Bailey v. The Bank of New York Mellon, et al.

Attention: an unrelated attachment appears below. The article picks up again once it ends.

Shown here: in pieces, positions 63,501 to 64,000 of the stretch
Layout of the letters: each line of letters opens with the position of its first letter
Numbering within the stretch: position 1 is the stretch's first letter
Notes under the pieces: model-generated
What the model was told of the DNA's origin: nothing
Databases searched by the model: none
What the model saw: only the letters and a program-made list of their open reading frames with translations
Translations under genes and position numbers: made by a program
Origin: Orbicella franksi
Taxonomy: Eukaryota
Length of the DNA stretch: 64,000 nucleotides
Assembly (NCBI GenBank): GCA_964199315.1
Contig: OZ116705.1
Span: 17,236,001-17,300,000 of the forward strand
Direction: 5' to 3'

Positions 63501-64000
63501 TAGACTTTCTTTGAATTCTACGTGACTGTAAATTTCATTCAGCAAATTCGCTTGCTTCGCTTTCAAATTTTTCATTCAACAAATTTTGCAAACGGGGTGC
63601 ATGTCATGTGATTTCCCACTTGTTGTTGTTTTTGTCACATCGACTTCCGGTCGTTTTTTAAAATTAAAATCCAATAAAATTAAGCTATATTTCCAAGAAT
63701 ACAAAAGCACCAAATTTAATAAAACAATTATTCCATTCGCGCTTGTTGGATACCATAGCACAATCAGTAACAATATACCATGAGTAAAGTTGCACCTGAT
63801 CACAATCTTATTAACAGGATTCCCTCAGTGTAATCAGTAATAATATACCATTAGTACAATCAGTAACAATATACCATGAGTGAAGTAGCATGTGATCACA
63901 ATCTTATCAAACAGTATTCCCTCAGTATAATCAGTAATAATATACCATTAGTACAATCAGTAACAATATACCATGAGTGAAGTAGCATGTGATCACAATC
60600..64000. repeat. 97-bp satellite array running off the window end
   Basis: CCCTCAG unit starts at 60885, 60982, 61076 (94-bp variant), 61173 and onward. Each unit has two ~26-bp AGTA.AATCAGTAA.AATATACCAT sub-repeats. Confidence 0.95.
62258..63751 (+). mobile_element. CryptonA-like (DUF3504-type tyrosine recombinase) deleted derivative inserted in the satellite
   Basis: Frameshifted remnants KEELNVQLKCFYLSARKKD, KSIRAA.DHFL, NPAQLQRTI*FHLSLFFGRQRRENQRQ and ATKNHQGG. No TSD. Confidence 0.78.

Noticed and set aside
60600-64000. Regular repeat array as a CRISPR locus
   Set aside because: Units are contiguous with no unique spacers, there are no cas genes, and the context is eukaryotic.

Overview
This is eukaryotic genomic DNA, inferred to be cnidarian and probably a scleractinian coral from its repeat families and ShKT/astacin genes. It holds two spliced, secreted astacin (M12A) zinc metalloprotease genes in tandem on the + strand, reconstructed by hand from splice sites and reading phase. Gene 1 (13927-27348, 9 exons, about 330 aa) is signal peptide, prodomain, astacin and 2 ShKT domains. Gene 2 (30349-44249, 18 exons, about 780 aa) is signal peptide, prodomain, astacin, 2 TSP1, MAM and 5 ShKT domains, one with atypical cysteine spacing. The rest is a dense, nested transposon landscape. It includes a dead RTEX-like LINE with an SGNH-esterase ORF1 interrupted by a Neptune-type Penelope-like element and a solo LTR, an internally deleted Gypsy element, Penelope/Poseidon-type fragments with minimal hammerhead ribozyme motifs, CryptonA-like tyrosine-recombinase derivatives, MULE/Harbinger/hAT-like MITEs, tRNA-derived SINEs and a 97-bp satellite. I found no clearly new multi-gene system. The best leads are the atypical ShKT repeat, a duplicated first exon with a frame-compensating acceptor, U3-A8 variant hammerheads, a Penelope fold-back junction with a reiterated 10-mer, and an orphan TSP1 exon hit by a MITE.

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IN THE SUPREME COURT OF THE STATE OF DELAWARE CARL BAILEY and PENELOPE BAILEY, § § Defendants Below§ Appellants, § § v. § § THE BANK OF NEW YORK MELLON § f/k/a THE BANK OF NEW YORK as § Successor Trustee to JPMORGAN CHASE § BANK, N.A., as Trustee for the § Noteholders of the CWHEQ REVOLVING § HOME EQUITY LOAN TRUST SERIES § 2005-L, § § Plaintiff Below§ Appellee. § No. 262,2016 Court Below—Superior Court of the State of Delaware C.A. No. N10L-01-269 Submitted: September 23, 2016 Decided: November 7, 2016 Before VALIHURA, VAUGHN, and SEITZ, Justices. ORDER This 7th day of November 2016, upon consideration of the parties’ briefs and the record on appeal, it appears to the Court that: (1) The appellants, Carl and Penelope Bailey, filed this appeal from an order of the Superior Court, dated April 20, 2016, denying their motion to vacate a default judgment entered against them in 2010 in a mortgage foreclosure action filed by the appellee, The Bank of New York Mellon f/k/a The Bank of New York as Successor Trustee to JPMorgan Chase Bank, N.A., as Trustee for the Noteholders of the CWHEQ Revolving Home Equity Loan Trust Series 2005-L (“the Bank”). We find no merit to the Baileys’ appeal. Accordingly, we affirm the Superior Court’s judgment. (2) On January 27, 2010, the Bank filed a complaint seeking to foreclose on the Baileys’ mortgaged property. Despite being served with the complaint, the Baileys failed to file a response. The Bank obtained a default judgment on March 31, 2010. Since that time, a sheriff’s sale of the property has been rescheduled seven times. The most recent sale scheduled for January 2016 had been stayed pending the Baileys’ bankruptcy petition, which was dismissed with prejudice on February 23, 2016.1 On April 6, 2016, the Baileys first appeared in the action and filed a motion to vacate the default judgment, alleging that the chain of title of the property was broken with regard to the assignment of their mortgage and that the Bank was not the noteholder. (3) The Superior Court held a hearing on the Baileys’ motion. The Superior Court found that the Baileys were notified of the foreclosure action when it was filed in 2010 and were aware that a default judgment had been entered against them. The Baileys had made no payments on their mortgage for over six years and took no action to delay the foreclosure process other than file for bankruptcy protection multiple times. Only after the Bankruptcy Court barred the 1 The Bankruptcy Court also barred the Baileys from filing for bankruptcy relief for a period of two years. 2 Baileys from filing for two years did the Baileys finally appear in the foreclosure action by attempting to vacate the default judgment. The Superior Court concluded that the Baileys had not acted without “unreasonable delay” in order to warrant reopening of the judgment and that their motion otherwise had no merit. This appeal followed. (4) The decision to grant or deny a motion to vacate a default judgment under Superior Court Civil Rule 60(b) is within the sound discretion of the Superior Court.2 After careful consideration of the parties’ respective positions on appeal, we find it evident that the final judgment of the Superior Court should be affirmed on the basis of, and for the reasons stated in, the court’s order dated April 20, 2016. NOW, THEREFORE, IT IS ORDERED that the judgment of the Superior Court is AFFIRMED. BY THE COURT: /s/ James T. Vaughn, Jr. Justice 2 Battaglia v. Wilmington Savings Fund Soc’y, 379 A.2d 1132, 1135 (Del. 1977) (denial of motion to open a judgment is within trial court’s discretion). 3